Greek mythology records that Athena, the goddess of wisdom and peace, stuck her magic spear into the earth and it turned into an olive tree, so the place where the olive tree appeared and grew was named Athens, Greece, in honor of the Goddess, Athens. Local legend tells us that the original olive tree still grows after many centuries on the ancient holy site. Citizens still claim that all Greek olive trees originate from rooted cuttings that were grown from this original olive tree. Homer claimed in his writings that the ancient olive tree growing in Athens was already 10,000 years old. Homer claims that Greek courts sentenced people to death if they destroyed an olive tree. In 775 BC Olympia, Greece, on the site of the ancient Olympic Stadium, athletes competed and trained, and the winners were triumphantly cheered and crowned with a wreath made of olive branches. Ancient gold coins minted in Athens depict the face of the goddess Athena wearing a wreath of olive leaves on her helmet and holding a clay pot of olive oil. The Greeks began to grow olives in 700 BC.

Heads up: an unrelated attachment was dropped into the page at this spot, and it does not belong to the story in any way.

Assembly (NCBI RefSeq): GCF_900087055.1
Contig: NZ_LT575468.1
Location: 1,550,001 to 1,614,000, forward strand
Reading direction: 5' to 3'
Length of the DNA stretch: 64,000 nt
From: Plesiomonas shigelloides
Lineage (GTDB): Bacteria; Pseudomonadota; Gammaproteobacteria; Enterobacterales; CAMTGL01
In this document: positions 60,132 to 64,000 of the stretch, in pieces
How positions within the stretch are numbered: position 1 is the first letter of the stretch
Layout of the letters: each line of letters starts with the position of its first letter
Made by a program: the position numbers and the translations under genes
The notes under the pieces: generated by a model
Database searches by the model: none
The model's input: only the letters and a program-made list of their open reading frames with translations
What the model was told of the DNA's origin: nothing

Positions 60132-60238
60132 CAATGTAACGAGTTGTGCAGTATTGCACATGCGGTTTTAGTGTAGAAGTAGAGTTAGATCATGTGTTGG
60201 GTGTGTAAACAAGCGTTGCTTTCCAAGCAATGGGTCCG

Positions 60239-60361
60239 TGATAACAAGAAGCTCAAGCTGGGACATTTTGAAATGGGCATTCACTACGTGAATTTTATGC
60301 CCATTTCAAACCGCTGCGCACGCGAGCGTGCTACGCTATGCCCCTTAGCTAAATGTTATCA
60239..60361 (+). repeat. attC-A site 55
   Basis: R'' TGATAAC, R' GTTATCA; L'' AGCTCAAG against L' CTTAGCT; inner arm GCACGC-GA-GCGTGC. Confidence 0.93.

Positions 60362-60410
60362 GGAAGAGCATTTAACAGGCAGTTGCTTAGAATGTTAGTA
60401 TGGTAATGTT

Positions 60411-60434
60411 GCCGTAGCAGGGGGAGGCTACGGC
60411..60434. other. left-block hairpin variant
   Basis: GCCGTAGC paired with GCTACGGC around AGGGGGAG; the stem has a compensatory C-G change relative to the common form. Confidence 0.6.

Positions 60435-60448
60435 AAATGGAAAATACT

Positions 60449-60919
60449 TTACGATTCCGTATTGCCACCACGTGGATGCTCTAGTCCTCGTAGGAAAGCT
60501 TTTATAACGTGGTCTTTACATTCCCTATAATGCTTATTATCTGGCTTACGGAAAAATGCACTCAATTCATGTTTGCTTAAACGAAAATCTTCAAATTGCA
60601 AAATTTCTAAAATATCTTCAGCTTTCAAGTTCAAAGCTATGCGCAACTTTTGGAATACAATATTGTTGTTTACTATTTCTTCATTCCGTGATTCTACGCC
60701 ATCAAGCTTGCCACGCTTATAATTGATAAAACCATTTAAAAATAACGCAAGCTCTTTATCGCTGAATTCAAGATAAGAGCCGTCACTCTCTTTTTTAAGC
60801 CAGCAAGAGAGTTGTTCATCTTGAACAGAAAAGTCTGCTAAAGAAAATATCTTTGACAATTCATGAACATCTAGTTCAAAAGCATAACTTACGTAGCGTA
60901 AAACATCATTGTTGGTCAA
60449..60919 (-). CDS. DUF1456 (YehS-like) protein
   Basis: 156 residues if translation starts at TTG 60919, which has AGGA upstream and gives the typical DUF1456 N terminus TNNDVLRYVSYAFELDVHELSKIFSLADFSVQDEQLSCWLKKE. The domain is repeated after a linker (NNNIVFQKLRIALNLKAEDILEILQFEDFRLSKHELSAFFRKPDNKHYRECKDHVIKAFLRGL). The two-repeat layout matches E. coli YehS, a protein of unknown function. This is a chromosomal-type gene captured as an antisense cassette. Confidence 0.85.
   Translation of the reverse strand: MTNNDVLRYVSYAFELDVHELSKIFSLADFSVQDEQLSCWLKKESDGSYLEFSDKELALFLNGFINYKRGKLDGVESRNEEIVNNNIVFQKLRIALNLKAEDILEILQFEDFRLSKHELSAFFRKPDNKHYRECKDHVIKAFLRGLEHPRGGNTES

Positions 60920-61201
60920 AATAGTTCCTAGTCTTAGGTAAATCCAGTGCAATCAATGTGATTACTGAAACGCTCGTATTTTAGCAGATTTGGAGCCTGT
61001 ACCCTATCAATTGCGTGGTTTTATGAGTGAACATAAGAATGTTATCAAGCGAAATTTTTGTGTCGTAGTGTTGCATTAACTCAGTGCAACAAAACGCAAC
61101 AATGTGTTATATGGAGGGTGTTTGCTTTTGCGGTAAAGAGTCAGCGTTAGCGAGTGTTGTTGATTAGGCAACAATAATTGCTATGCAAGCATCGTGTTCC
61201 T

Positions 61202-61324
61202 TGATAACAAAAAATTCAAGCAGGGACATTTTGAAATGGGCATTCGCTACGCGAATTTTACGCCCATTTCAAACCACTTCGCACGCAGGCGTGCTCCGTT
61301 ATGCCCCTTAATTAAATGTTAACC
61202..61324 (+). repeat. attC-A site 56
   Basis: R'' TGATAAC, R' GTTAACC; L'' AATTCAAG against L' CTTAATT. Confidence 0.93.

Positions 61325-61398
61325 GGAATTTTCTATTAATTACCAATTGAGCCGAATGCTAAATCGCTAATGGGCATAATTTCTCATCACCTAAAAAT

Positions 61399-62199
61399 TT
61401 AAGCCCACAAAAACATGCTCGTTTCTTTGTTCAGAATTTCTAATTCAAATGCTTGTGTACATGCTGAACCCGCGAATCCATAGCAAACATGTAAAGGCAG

The sacred lamp used in ancient Greek culture to illuminate dark rooms at night was fueled by olive oil. Aged olive oil was also used in sacred rituals to anoint the church at weddings and baptisms. Herodotus wrote in 500 BC that the cultivation and export of olives and olive oil were so sacred that only virgins and eunuchs were allowed to cultivate olive orchards. The first documented plantings of olive trees may have occurred during the Minoan civilization on the island of Crete and are believed to have been growing around 3500 BC. This civilization predates the discovery of olive fossils at Mycenae from 1600 BC. and later in the Greek Empire. Sturt Manning, an archaeologist at Cornell University, reported in Live Science Magazine (April 28, 2005) that the most devastating volcano in 10,000 years occurred on the Greek island of Thera, after which the town of Akrotiri was completely buried by falling ash. The discovery of fossilized olive trees and olive seeds buried near the site indicates through carbon dating that the volcanic eruption occurred between 1660 and 1600 BC and may have contributed to the total destruction of the advanced Minoan civilization ( Atlantis) on the island of Crete and may have led to the formation of the Sahara desert in North Africa after the evaporation of the native forests there.